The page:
9 Tips for Building Rapport
Rather than following suggested guidelines, which I am sure are readily available on this subject, I have rather tried to identify the things that I feel are effective when building rapport with people based on my own style and experience. I would hope that they would be of some benefit to you.
1. Don’t play the sizing up game
When two people meet, especially for the first time, there is an unspoken game that gets played. It is usually based on comparison and estimation of the other person. Often this is around establishing a personal sense of security (or lack thereof) in the interaction that will follow.
Don’t play the game – humility takes people by surprise, it catches them off-guard. What is humility? It is an accurate estimation of self (not to be confused with an under estimation of self). Humility and confidence can and should go hand in hand. Confidence is understanding the power of your uniqueness to impact another persons life. It is not based on the notion that you are better than the other person, but that you can uniquely add value to their lives.
2. There is nothing people are more interested in talking about than themselves, so let them
This only requires two skills: Listening and asking questions. In the early stages of interaction with someone don’t allow for dead time. Asking the right questions paves the way to a meaningful interaction.
3. Use humour – appropriately
You don’t have to be good at telling jokes to appropriately and effectively use humour when interacting with people. Humour comes naturally when you don’t take yourself too seriously. Honestly – we are all rather strange creatures – draw from knowing that about yourself. Allow yourself to be the punch-line of your own jokes. It’s the safest way to go, and will endear you to the harshest cynic. Humour makes people feel comfortable.
4. Understand that no matter who you are dealing with, somewhere in their lives they are vulnerable
When dealing with influential or difficult people, the fact is that at the end of the day they are still just people – vulnerable, and very possibly unsatisfied and unfulfilled, at least in some area of their lives. Being aware of this should fundamentally change the way in which we relate to them: our interactions with people become sacred, as we honour the fact that we are able to make a difference in their lives.
5. Love and believe in people
At times this may seem hard to do. I once heard someone say that if we were able to read peoples’ life stories, we would be able to forgive them more easily. It is amazing how naturally rapport follows when we love and believe in people.
6. Make people feel good about themselves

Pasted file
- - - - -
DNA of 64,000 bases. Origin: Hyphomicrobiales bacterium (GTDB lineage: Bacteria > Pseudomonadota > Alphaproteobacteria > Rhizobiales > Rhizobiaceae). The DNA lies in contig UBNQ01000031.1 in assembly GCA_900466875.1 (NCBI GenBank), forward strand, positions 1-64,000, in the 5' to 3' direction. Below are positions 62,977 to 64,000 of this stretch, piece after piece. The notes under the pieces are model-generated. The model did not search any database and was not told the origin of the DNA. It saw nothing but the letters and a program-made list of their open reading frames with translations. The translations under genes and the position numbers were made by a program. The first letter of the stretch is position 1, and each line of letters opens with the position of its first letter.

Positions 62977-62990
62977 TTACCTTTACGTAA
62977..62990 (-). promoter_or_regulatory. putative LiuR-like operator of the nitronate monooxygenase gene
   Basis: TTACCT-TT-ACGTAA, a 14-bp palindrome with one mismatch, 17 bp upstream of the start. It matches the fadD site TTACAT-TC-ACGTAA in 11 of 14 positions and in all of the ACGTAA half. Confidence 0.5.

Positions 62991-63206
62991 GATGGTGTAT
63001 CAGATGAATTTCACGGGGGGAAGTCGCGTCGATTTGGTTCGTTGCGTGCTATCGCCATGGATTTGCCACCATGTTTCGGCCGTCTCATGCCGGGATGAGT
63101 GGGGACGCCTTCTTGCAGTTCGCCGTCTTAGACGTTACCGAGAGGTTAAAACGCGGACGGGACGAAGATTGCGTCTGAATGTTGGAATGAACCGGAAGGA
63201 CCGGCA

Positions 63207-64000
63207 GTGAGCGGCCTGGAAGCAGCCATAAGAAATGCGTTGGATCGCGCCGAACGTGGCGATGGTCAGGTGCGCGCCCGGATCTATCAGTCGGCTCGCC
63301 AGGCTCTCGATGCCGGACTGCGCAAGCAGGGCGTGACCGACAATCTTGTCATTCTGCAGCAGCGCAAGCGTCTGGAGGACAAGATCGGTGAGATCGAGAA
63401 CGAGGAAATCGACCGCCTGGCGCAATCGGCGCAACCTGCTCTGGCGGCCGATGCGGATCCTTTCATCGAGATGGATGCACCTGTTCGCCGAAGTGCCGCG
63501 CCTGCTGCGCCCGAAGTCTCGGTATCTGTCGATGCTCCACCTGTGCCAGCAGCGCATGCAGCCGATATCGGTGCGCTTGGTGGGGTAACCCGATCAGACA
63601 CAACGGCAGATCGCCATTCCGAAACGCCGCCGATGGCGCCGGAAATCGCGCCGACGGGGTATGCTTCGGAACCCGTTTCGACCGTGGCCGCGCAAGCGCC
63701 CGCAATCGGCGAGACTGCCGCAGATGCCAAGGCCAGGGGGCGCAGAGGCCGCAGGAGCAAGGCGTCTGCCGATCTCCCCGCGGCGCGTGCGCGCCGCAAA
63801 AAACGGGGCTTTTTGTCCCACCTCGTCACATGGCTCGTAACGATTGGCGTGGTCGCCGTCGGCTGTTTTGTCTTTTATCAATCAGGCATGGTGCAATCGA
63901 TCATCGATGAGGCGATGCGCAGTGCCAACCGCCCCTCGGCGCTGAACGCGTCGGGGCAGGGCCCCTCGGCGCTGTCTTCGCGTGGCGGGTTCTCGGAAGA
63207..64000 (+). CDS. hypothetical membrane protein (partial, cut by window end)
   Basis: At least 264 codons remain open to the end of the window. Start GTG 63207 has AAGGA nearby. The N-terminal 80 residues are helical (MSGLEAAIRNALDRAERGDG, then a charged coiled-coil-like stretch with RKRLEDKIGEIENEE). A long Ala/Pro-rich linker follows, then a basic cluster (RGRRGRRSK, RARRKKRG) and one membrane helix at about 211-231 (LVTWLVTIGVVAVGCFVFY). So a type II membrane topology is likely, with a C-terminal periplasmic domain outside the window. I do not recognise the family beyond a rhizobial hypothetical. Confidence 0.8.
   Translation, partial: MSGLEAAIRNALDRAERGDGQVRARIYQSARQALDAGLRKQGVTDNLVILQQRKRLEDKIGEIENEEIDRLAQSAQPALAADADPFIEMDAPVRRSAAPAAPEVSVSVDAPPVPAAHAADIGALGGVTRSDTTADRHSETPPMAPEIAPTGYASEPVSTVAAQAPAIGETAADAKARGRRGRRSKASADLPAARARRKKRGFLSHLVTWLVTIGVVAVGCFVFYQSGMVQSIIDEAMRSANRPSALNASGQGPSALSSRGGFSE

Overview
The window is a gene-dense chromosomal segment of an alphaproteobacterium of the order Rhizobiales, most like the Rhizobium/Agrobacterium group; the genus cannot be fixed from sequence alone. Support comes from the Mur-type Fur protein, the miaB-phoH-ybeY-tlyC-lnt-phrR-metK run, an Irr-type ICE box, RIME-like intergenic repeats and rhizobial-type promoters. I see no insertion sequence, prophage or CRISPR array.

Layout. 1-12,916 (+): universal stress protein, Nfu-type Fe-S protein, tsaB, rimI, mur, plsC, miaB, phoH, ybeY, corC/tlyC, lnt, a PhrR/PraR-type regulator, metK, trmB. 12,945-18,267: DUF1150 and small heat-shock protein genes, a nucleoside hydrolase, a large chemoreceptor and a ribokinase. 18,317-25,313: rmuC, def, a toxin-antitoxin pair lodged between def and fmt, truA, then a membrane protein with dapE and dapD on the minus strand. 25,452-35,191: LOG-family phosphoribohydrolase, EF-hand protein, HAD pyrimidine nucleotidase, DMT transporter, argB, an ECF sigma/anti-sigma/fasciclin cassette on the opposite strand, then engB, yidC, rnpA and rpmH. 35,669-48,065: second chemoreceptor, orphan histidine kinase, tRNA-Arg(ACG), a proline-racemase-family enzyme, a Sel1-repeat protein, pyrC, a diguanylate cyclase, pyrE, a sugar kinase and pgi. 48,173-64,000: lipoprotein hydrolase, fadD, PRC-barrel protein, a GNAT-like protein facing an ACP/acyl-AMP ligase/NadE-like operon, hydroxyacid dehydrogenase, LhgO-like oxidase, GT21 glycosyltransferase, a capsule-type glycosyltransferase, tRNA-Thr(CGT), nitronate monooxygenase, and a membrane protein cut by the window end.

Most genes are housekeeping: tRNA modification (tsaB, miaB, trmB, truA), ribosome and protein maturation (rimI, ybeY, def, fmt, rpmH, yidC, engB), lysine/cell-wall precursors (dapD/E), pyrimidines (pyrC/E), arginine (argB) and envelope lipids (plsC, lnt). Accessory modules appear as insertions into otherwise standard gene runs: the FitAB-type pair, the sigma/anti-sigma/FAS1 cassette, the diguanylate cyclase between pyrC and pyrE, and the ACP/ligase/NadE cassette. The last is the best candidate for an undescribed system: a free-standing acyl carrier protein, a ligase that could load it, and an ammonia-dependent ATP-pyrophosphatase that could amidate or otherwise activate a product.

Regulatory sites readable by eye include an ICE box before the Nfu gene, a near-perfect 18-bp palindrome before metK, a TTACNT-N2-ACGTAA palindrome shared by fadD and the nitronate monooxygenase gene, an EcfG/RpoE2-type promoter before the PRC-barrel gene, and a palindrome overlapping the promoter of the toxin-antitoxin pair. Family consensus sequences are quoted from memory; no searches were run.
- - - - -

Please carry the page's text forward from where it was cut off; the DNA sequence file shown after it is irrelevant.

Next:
This often flies in the face of the way in which many people interact. Treating people well does not give them the upper hand. On the contrary, it gives you the upper hand. In the long run saying the right things earns you the privilege of being able to speak into their lives. We can all find something to compliment someone on, however frivolous. The difference between a compliment and flattery is that a compliment intends to give, flattery intends to get something back from the other person. Motive determines its sincerity.
7. Body language
Much has been emphasised with regard to matching and mirroring body language and voice as a tool to build rapport. However this can get silly when overdone. Keep your posture open and attentive as a rule.
8. Dress and appearance
This should be kept appropriately professional, without becoming drab and boring. Everything about you speaks to the quality of life another person would want to be around. I like to be noticed, but not remembered as a clown!
9. Rules of engagement
I’ve heard it said that all relationships are based on mutual hero worship in one way or another. Seek to identify these areas as they relate to each other and play off them. Remember that you have limited opportunities to genuinely connect with someone before you are written off as just another person that they have met. Especially in the corporate world, people are continually in and out of meetings, being introduced to any number of new people on a daily basis. We spend so much time skimming the surface when we relate that the chances of being remembered are rare. The golden rule of engagement for me is that if I can touch another person’s life more deeply and meaningfully than the multiple encounters they have with other people, I have earned rapport.